# Weighted version of Hermite–Hadamard type inequalities for geometrically quasi-convex functions and their applications

## Abstract

This paper presents new weighted Hermite–Hadamard type inequalities for a new class of convex functions which are known as geometrically quasi-convex functions. Some applications of these results to special means of positive real numbers have also been presented. These findings have been proved to be useful for researchers working in the fields of numerical analysis and mathematical inequalities.

## 1 Introduction

The past few decades have witnessed an explosion of research on inequalities, including a large number of papers and many fruitful applications. The subject has evoked considerable interest from many mathematicians, and an extensive number of new results have been studied in the literature. It is recognized that in general some specific inequalities provide a useful and essential gadget in the development of various branches of mathematics.

As is notable, the Hermite–Hadamard inequality is one of the most important mathematical inequalities. It states that if $$\mu: [ c,d ] \rightarrow \mathbb{R}$$ is a convex function, where $$c< d$$, then

$$\mu \biggl( \frac{c+d}{2} \biggr) \leq\frac{1}{d-c} \int_{c}^{d}\mu ( x ) \,dx\leq\frac{\mu ( c ) +\mu ( d ) }{2}.$$

The importance of the Hermite–Hadamard inequality is due to its role in different branches of modern mathematics such as numerical analysis, functional analysis, and mathematical analysis. It was first observed by Hermite [3] and redeemed later by Hadamard [2]. It is considered as one of the most distinguished results on convex functions due to its strong geometrical significance and applications. Various refinements, generalizations, and applications of the Hermite–Hadamard inequality have appeared in the literature (see for instance [8, 14, 15], and the references therein).

Most recently, Qi and Xi [13] established the Hermite–Hadamard type inequalities for geometrically quasi-convex functions. Inspired and motivated by their work, in this paper, we establish some new weighted Hermite–Hadamard type inequalities using the notion of geometric quasi-convexity, which plays an important role in optimization theory, probability theory, and linear programming. Our inequalities are more general and unique in relation to those given in [13] because of the usage of a weight function, which is assumed to be geometrically symmetric with respect to the geometric mean of the end points of the interval. For further information on quasi-convexity, we refer the reader to [1, 4, 6, 7], and [16]. For further information on Hermite–Hadamard type inequalities for different kinds of convexity assumptions, we refer the interested reader to [5, 6, 9,10,11], and [1, 12, 14, 15, 17].

Some applications of our results to special means of positive real numbers will also be provided by constructing a geometrically quasi-convex function and a geometrically symmetric function.

Let us recall some important definitions and results before we present the main results of this section.

### Definition 1

([5])

A function $$\mu:W\subseteq \mathbb{R} _{+}= ( 0,\infty ) \rightarrow \mathbb{R}$$ is said to be geometrically quasi-convex on W if

$$\mu \bigl( c^{\theta}d^{1-\theta} \bigr) \leq\sup \bigl\{ \mu ( c ) ,\mu ( d ) \bigr\}$$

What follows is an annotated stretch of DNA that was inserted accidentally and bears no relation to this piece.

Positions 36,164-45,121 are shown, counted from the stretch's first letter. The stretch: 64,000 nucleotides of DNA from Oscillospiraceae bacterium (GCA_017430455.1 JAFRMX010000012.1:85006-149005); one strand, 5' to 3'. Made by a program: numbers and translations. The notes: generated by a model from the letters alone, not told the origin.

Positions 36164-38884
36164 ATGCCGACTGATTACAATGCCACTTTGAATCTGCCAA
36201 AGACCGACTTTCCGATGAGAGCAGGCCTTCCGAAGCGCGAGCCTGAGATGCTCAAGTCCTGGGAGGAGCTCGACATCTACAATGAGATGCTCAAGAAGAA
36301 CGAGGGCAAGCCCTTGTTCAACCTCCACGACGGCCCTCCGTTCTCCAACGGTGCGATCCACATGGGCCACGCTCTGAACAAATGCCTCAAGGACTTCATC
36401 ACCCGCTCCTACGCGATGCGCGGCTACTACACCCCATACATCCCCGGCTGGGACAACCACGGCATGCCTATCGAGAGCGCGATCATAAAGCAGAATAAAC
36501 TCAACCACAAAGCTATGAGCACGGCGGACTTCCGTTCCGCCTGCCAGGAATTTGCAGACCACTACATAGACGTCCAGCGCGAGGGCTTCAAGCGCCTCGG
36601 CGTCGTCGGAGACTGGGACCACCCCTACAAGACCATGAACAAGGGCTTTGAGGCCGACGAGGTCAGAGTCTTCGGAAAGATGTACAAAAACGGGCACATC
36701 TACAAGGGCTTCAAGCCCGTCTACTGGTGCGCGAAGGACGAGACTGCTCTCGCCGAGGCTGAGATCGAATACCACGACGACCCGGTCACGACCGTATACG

for all $$c,d\in W$$ and $$\theta\in [ 0,1 ]$$.

### Definition 2

A function $$\mu:W\subseteq \mathbb{R} _{+}= ( 0,\infty ) \rightarrow \mathbb{R}$$ is said to be geometrically symmetric with respect to $$\sqrt{cd}$$ if

$$\mu \biggl( \frac{cd}{x} \biggr) =\mu ( x )$$

for every $$x\in W$$.

### Lemma 1

For $$0< c< d$$, we have

\begin{aligned} \Delta_{1} ( c,d ) & := \int_{0}^{1} \bigl\vert \ln \bigl( c^{\frac{1-\theta}{2}}d^{\frac{1+\theta}{2}} \bigr) \bigr\vert \,d\theta \\ & = \textstyle\begin{cases} \frac{-3 ( \ln d ) ^{2}+ ( \ln c ) ^{2}+2 ( \ln c ) ( \ln d ) }{4 ( \ln d-\ln c ) }, & d\leq1, \\ \frac{3 ( \ln d ) ^{2}- ( \ln c ) ^{2}-2 ( \ln c ) ( \ln d ) }{4 ( \ln d-\ln c ) }, & \sqrt {cd}\geq1, \\ \frac{5 ( \ln d ) ^{2}+ ( \ln c ) ^{2}+2 ( \ln c ) ( \ln d ) }{4 ( \ln d-\ln c ) }, & \sqrt {cd}< 1< d, \end{cases}\displaystyle \end{aligned}

and

\begin{aligned} \Delta_{2} ( c,d ) & := \int_{0}^{1}c^{\frac{1-\theta}{2}}d^{\frac{1+\theta}{2}} \bigl\vert \ln \bigl( c^{\frac{1-\theta}{2}}d^{\frac{1+\theta}{2}} \bigr) \bigr\vert \,d\theta \\ & = \textstyle\begin{cases} \frac{2 [ d-\sqrt{cd}+\sqrt{cd}\ln ( \sqrt{cd} ) -d\ln d ] }{\ln d-\ln c}, & d\leq1, \\ \frac{2 [ -d+\sqrt{cd}-\sqrt{cd}\ln ( \sqrt{cd} ) +d\ln d ] }{\ln d-\ln c}, & \sqrt{cd}\geq1, \\ \frac{2 [ 2+\sqrt{cd}\ln ( \sqrt{cd} ) -d-\sqrt{cd}+d\ln d ] }{\ln d-\ln c}, & \sqrt{cd}< 1< d. \end{cases}\displaystyle \end{aligned}

### Proof

The proof can be done by simple computations. □

Throughout the manuscript, we will use the following notations for the sake of convenience of the readers:

$$\Omega_{1}(\theta)=c^{\frac{1-\theta}{2}}d^{\frac{1+\theta}{2}}\quad \text{and}\quad \Omega_{2}(\theta)=c^{\frac{1+\theta}{2}}d^{\frac{1-\theta}{2}}.$$

The following result plays a key role in establishing the results of this manuscript.

### Lemma 2

Let $$\mu:W\subseteq \mathbb{R} _{+}= ( 0,\infty ) \rightarrow \mathbb{R}$$ be a differentiable function on $$W^{\circ}$$ and c, $$d\in W^{\circ}$$ with $$c< d$$, and let $$\lambda: [ c,d ] \rightarrow [ 0,\infty )$$ be a continuous positive mapping and geometrically symmetric to $$\sqrt{cd}$$. If $$\mu^{\prime}\in L [ c,d ]$$ and $$\mu:W\subseteq \mathbb{R} _{+}= ( 0,\infty ) \rightarrow \mathbb{R}$$ is geometrically symmetric with respect to $$\sqrt{cd}$$, then the following equality holds: